Wednesday, May 13, 2015

Something funny happened to me on the way to this post...

I found This on Rudy Coby's Twitter.

It applies to magic in almost as many ways as it does comedy. (I'm a fan of the first one)

Read and learn mofos!

PS: Our fellow blogging fiend over at WMF has been giving some top notch advice. You should go read that too.

Saturday, April 11, 2015

Tragic on all occasions...

I was reading a post on a magic FB group and someone was asking about what they should put on their business card so they didn't have a laundry list of stuff on it eating up all of the space. I was very surprised, and quite frankly concerned, about the amount of people who told him to put "Magic For All Occasions".

Now perhaps it's just the fact I have been in magic a long time and heard this from so many working guys, but don't ever... ever... EVER put that on your business card. Do you do magic for funerals? How about Amish barn raising or the occasional Bris? (Just because you actually would because you need the money doesn't count)

Most anyone who makes a living doing a specific thing is that you should specialize. You can charge more and it makes you seem more competent in that particular field. If you do happen to do multiple things, make separate business cards (that also goes for websites and other marketing materials)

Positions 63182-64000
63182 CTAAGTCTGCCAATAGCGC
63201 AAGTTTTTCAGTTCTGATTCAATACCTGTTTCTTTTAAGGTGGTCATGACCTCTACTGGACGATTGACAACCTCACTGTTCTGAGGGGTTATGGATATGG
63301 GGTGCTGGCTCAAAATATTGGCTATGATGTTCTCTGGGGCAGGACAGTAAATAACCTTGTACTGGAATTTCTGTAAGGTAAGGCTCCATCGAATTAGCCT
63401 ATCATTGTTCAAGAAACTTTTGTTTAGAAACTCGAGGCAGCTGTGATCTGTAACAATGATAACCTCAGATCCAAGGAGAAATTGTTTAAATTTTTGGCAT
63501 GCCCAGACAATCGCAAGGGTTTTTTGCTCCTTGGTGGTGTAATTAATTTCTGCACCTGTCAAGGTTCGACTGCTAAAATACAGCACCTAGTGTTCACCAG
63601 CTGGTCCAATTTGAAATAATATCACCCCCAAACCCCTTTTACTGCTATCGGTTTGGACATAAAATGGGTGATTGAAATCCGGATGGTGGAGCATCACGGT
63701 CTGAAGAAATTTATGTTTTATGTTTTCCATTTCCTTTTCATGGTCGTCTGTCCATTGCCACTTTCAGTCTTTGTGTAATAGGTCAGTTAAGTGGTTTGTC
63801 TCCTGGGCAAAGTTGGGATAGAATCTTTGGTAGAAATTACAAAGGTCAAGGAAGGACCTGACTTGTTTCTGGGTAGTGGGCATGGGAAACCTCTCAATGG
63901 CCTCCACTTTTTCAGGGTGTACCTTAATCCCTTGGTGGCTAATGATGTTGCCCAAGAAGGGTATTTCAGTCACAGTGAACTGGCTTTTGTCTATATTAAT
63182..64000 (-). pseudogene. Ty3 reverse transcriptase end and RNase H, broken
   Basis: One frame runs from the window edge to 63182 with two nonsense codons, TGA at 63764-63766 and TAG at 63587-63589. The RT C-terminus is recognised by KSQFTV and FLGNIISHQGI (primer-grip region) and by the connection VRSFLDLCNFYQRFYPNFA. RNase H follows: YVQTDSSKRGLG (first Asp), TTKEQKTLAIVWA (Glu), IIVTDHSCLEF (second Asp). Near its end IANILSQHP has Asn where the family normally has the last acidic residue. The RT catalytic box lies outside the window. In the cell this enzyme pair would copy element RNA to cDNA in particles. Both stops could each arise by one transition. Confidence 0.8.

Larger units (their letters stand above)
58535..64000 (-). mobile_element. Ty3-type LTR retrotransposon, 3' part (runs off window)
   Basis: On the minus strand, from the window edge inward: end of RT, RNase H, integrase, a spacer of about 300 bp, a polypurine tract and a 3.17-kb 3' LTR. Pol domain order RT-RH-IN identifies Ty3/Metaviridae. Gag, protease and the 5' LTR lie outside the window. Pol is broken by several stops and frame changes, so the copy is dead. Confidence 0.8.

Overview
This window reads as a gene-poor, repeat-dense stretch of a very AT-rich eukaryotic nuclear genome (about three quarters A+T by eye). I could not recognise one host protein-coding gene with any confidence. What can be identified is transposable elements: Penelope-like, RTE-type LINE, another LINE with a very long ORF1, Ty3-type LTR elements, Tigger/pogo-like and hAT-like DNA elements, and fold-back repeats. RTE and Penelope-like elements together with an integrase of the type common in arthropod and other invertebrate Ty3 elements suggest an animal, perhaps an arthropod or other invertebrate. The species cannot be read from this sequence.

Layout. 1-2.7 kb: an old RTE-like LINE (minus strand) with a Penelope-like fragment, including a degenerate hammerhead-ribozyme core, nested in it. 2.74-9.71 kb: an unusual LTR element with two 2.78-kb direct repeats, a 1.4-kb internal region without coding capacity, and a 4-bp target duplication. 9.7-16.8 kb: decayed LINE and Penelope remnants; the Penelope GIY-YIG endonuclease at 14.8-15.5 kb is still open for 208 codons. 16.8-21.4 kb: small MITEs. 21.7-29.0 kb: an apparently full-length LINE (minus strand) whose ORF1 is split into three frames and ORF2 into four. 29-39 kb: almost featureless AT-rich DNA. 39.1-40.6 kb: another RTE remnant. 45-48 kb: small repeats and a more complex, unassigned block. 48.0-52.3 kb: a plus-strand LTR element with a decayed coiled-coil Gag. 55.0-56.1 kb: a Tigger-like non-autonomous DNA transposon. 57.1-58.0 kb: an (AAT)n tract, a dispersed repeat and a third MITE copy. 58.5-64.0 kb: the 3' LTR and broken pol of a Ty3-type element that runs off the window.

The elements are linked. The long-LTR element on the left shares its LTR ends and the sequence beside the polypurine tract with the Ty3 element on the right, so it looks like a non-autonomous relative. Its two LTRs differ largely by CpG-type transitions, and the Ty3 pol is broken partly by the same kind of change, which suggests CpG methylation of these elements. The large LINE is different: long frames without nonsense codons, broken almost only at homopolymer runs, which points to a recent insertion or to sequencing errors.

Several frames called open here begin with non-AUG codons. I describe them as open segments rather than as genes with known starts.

Unless you leave a pile of cards randomly littered about your town, chances are you handed that person that card yourself. If they ask for your card or you are giving it out, they should KNOW what you do. Something as simple as "Magical Entertainer" works. If they want you for something they will call and ask. I know it just kills people to not flood someone with information so they don't miss out on a gig but if you're good and you focus on a few areas only, the money will come and more of it.

More is less...

Tuesday, March 31, 2015


So I was watching a great little webseries called "Every Frame a Painting". It breaks down a lot about film and it's many varied aspects. On the most recent one he showed a clip from a show called Stand-in. In it the creators of South Park surprised some kids at NYU their first day of class.

Now regardless of what you might think of the show or the guys who make it, they know their shit or they would have died penniless and hopped up on heroin in an alley way long ago. It's worth a watch.